static final ExecutorService tpe = Executors.newSingleThreadExecutor();

    public GAHelper(final Context c, final String activity) {
        this.activity = activity;
        instanceCount++;
        if (tracker == null) {
            tpe.submit(new Runnable() {
                @Override
                public void run() {
                    tracker = GoogleAnalyticsTracker.getInstance();
                    tracker.start(Constants.GOOGLE_ANALYTICS_ID, Constants.GOOGLE_ANALYTICS_DELAY, c.getApplicationContext());
                }
            });
        }
    }

    public void onResume() {
        this.trackPageView("/"+this.activity);
    }

    public synchronized void destroy () {
        instanceCount--;
        if (instanceCount <= 0) {
            tpe.submit(new Runnable() {
                @Override
                public void run() {
                    Log.i(Constants.TAG, "destroying GA");
                    if (tracker != null)
                        tracker.stop();
                    instanceCount = 0;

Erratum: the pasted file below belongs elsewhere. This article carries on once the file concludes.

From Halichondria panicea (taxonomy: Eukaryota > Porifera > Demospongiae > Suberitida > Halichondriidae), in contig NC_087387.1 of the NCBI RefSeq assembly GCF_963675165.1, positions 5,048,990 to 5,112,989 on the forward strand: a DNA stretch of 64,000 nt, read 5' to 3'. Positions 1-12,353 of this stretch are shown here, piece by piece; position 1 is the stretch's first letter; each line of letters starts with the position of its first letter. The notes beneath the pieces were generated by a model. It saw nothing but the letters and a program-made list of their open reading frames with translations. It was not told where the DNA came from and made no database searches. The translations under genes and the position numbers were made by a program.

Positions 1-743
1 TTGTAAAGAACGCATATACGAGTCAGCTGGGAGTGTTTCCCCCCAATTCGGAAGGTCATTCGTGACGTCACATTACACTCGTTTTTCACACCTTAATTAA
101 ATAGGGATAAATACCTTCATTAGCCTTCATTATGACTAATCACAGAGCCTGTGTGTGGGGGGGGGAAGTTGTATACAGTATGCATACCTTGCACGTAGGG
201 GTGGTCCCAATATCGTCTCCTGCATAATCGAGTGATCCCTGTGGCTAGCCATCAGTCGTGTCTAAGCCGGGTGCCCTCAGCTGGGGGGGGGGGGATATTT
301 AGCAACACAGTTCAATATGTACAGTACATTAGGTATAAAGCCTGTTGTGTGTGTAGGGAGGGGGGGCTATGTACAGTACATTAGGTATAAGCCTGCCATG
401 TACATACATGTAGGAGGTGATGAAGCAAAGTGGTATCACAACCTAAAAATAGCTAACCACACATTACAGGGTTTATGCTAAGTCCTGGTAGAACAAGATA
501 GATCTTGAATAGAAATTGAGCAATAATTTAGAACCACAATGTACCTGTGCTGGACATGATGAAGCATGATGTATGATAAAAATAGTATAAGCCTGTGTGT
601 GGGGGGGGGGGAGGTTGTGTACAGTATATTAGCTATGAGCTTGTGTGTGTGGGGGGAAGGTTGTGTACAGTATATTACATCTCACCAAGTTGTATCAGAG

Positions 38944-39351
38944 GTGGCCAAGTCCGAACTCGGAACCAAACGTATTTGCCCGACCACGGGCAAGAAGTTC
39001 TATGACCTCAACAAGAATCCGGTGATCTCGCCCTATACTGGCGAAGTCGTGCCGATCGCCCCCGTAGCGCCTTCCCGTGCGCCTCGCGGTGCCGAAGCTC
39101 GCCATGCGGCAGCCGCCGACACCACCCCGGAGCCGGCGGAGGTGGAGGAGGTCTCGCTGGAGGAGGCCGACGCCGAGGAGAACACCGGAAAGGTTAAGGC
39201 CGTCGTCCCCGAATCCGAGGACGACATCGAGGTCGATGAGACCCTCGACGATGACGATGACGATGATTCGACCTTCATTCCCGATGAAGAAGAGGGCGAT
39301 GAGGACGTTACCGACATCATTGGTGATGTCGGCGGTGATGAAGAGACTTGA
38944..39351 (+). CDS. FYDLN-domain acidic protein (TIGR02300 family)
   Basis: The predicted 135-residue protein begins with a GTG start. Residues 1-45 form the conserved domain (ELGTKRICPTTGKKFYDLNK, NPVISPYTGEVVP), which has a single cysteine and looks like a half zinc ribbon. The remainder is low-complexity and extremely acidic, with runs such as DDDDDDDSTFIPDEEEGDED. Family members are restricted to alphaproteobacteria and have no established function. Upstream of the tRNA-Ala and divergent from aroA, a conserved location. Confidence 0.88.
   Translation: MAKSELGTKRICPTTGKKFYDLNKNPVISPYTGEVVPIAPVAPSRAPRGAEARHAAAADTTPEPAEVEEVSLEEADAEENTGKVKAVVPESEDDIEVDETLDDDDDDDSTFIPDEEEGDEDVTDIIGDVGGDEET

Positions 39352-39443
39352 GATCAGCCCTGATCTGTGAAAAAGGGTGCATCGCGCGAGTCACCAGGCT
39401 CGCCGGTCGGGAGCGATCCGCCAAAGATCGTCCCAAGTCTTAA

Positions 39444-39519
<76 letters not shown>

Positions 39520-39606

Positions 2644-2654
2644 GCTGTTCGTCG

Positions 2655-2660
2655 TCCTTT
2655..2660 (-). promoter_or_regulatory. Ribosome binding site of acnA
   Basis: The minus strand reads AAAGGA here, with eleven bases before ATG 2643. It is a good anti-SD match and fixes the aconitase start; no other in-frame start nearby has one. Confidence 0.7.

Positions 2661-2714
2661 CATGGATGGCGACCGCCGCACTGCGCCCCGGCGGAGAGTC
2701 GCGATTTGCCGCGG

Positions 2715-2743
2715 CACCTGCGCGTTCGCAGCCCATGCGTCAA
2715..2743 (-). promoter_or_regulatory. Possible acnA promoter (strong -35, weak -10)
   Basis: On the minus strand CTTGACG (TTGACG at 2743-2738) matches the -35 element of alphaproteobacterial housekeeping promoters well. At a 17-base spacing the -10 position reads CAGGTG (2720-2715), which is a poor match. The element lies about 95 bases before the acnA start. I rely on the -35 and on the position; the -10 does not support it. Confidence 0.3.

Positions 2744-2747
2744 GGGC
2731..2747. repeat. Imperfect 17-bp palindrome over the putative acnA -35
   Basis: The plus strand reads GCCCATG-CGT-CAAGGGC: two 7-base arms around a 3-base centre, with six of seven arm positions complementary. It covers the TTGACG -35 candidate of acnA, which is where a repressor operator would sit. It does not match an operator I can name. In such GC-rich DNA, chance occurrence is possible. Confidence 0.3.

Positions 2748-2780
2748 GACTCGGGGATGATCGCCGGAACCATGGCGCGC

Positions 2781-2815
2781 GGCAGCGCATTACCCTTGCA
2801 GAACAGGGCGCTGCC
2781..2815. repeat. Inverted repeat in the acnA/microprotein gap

}
            });
        }
    }

    protected void tick() throws InterruptedException {
        Thread.sleep(3000);
        this.start = System.currentTimeMillis();
    }

    public void log (final String l) {
        if (Dbg.IS_DEBUG) {
            Dbg.debug("['"+(System.currentTimeMillis()-start)+"']["+eventCount+"] Logging on '"+this.activity+"': "+l);
            if (l.contains(" ")) {
                Log.e(Constants.TAG, "DO NOT TRACK WITH SPACES: "+l, new Exception());
            }
        }

    }

    public void trackClick(final String button) {
        checkDispatch();
        tpe.submit(new Runnable() {
            @Override
            public void run() {
                try {
                    tick();
                    tracker.trackEvent(
                            "clicks",  // Category
                            activity+"-button",  // Action
                            button, // Label
                            1);
                    log("trackClick:"+button);
                } catch (final Exception e) {
                    Log.e(Constants.TAG, "Error tracking", e);
                }
            }
        });
    }

    public void trackEvent (final String category, final String action, final String label, final int count) {
        checkDispatch();
        tpe.submit(new Runnable() {